What began as what I though was hemorrhoids (a very common mistake made by most with these symptoms) I quietly began attempting to self medicate. After months of ignoring my symptoms (that were progressively getting much worse) I finally found myself in the Emergency room in excruciating pain. I was diagnosed with anal fissures and sent to buy a prescription salve that my insurance provider did not cover. I had to pay 600 dollars out of pocket for a medicine to treat something that did not even exist. A week later I was back in the hospital with still no answers, I was only given pain medicine to temporarily help with the pain. The medicine did not even begin to touch the pain. Not even a little.
I was finally able to get in to see a physician that immediately referred me to another hospital for a CT scan and testing. He believed I had a pilonidal cyst. Another misdiagnosis. Despite the wrong answers given, he did take my pain seriously and knew I was very sick. I am thankful to him for the referral.
My CT scan showed a perirectal abscess, but not a small one. In fact it was so large that it had grown into what they called a horseshoe abscess. Although you could feel the heat radiating from the outside of my body from the infection, there were no visible signs externally. Everything was internal. The scan showed over 100 cysts and abscesses covering not only my rectum but also my ovaries. The doctors were speechless and could not believe I was able to walk into the hospital, let alone had been in this kind of pain for months. I was very sick and was septic from the infection. They had to do emergency surgery and then a second surgery a day later to finish cleaning and cauterizing the wounds. My wounds had to be packed with gauze daily for about a month. I won’t even begin to discuss the pain. It was unimaginable.
After the surgeries I ended up with two fistulas. I was given antibiotics but after awhile they just wouldn’t get any better. I found myself back in the hospital a few more times due to infection before I was referred to a gastro intestinal specialist.
I was given a colonoscopy to determine whether or not Crohn’s or ulcerative colitis were the culprit behind my abscesses. Everything came back negative. All other testing proved that I had no serious medical issues that would cause this to happen. I was just one of the few “lucky” ones to just end up with this kind of thing. Yay me, right?
In total since 2016 I’ve had roughly 23 surgeries . The majority of those have been to repair my fistulas. I’ve had every procedure done on the list I shared. I eventually agreed to have an ileostomy to better my chances of healing and fight reoccurring infections. It was meant to only be temporary lasting around 8 weeks, but after a year and a half I still have it and have proudly rocked the ostomy life.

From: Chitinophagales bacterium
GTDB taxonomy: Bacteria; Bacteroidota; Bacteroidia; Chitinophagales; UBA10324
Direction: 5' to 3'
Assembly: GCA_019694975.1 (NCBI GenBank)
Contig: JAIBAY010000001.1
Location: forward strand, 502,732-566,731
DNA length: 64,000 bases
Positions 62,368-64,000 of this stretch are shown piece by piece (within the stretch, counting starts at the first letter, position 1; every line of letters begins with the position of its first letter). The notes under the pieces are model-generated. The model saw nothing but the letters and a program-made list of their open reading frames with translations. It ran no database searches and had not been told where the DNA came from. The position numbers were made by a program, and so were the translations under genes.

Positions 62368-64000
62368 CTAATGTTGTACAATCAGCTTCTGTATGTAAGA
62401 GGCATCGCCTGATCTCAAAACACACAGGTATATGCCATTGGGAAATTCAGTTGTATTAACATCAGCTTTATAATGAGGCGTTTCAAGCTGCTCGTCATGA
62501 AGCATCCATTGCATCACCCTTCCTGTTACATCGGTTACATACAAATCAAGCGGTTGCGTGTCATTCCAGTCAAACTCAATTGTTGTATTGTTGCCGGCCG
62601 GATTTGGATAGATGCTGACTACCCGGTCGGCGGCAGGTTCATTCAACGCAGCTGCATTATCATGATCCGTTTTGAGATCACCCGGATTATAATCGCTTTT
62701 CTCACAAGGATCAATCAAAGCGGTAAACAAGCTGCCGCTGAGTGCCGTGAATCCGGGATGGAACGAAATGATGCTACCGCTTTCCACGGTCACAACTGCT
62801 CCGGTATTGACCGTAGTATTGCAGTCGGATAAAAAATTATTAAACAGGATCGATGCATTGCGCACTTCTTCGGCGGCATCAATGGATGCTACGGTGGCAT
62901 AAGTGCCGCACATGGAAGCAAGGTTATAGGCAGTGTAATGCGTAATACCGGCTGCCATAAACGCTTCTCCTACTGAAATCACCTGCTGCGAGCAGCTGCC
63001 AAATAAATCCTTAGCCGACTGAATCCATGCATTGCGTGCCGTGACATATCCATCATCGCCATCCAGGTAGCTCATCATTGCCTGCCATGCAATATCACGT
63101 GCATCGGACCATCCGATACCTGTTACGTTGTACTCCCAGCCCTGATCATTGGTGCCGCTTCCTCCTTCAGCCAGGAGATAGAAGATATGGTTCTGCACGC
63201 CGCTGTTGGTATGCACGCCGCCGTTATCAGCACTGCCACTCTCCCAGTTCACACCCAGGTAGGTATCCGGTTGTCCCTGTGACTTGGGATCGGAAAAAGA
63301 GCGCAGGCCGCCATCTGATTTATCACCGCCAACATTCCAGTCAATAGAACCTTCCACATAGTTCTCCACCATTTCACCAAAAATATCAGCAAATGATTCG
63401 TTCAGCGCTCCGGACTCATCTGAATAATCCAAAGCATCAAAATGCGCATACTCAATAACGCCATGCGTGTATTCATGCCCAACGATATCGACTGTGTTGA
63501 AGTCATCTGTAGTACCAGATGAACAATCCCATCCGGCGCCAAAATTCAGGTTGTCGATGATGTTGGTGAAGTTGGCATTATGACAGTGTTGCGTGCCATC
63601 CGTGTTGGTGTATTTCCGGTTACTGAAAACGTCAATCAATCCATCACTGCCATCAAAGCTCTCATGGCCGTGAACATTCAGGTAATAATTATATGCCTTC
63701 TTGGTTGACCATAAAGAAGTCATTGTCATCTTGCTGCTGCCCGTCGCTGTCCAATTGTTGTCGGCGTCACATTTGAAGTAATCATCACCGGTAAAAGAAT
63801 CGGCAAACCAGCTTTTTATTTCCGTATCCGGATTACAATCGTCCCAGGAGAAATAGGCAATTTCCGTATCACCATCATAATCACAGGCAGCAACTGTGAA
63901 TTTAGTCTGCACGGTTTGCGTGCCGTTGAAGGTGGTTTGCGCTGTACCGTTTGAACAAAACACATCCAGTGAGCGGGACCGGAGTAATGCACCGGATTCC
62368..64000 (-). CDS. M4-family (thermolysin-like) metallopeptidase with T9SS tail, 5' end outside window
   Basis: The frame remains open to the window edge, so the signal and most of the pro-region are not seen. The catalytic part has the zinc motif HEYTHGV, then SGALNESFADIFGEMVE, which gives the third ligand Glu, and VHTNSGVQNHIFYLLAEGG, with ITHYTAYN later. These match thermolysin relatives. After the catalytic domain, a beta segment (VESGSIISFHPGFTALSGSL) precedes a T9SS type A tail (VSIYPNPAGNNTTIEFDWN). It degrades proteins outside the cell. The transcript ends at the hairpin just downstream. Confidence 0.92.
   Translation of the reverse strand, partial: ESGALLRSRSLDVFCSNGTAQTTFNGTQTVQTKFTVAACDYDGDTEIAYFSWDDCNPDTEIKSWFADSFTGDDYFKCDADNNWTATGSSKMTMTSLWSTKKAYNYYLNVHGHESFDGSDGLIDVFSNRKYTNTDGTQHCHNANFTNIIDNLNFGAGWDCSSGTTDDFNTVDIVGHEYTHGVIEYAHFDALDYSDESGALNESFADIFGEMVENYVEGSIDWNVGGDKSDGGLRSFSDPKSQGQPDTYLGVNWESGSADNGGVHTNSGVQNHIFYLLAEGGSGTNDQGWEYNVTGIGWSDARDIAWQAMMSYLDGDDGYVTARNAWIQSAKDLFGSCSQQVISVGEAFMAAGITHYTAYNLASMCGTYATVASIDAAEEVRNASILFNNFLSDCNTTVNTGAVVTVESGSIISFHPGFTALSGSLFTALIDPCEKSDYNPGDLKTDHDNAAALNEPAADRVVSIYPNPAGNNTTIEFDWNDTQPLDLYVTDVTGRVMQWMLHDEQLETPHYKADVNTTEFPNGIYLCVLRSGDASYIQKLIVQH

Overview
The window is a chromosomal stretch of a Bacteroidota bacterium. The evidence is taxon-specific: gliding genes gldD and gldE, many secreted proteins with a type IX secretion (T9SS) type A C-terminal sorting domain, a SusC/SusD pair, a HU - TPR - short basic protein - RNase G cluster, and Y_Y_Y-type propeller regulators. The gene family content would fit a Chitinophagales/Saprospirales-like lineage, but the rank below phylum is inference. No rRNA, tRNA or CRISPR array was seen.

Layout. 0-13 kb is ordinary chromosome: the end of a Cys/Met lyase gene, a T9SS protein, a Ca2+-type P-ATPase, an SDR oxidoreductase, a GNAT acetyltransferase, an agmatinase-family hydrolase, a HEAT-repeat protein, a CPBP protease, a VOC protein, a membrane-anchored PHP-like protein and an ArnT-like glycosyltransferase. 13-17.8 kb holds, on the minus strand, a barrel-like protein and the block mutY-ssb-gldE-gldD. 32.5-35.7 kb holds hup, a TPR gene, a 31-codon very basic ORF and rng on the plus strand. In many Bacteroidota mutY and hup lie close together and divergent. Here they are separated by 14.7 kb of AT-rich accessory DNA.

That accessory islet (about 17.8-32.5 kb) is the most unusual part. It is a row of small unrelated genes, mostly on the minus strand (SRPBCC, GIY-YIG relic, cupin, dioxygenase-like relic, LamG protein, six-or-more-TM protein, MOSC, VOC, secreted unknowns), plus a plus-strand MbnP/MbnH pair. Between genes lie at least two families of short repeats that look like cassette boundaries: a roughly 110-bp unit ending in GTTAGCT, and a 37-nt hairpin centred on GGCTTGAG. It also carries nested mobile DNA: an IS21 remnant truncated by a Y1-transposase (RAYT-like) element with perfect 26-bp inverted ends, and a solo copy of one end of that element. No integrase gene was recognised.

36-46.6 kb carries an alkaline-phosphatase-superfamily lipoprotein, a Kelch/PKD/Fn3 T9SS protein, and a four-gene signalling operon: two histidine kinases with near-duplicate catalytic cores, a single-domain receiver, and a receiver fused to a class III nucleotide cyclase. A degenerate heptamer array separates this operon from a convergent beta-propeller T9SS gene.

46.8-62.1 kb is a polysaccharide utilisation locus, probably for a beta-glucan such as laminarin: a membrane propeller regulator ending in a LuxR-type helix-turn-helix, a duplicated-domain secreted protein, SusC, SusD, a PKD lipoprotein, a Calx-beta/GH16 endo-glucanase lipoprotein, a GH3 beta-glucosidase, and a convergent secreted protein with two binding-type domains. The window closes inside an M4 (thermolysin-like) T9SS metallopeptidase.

It has been the longest three years of my life but I made it! My fistulas have finally fully healed properly and in just a few short weeks I will have my ileostomy reversal. No more hospitals, no more surgeries, and no more bag life for me. I do plan to write a little more in depth about my ostomy experience in a future article. My hopes for these experiences are to help break the stigma of “butt stuff” and help normalize a condition that many people, especially women, usually shy away from. I want to turn my butt story (also lightheartedly deemed the great buttocolypse by my husband and myself) into a save the booty movement. I want to spread awareness and help others. No one should have to go through this kind of pain due to something that could be so preventable.
Everything that is common now was considered taboo at one time or another. It all has to start somewhere. I will tell my story and share this until I can’t anymore. That’s how important I believe it is. I want to drive everyone crazy with the amount of times I share it or stories like mine so that it will become as commonly known as colon cancer awareness is. I hope that one day we will see more information available on this and more people coming forward with their experiences.
If you have symptoms that you are unsure of SEEK HELP!! Don’t wait and never be ashamed or embarrassed to put your health first.
It’s just a butt.
Even Nemo touched one.
If you have some lumps, bumps or any other discomfort in or around your butt, likely it’s a simple fix. Always double check to be sure. Sometimes, you won’t see anything. That doesn’t mean there’s nothing there. You can have them internally.
If you have these symptoms along with pain that doesn’t subside but only intensifies, along with fever, trouble going to the bathroom, or you begin blacking out, fainting, or feeling lightheaded, get yourself into an emergency room as soon as possible and mention the possibility of an abscess. Use your voice and never be afraid of getting a second opinion.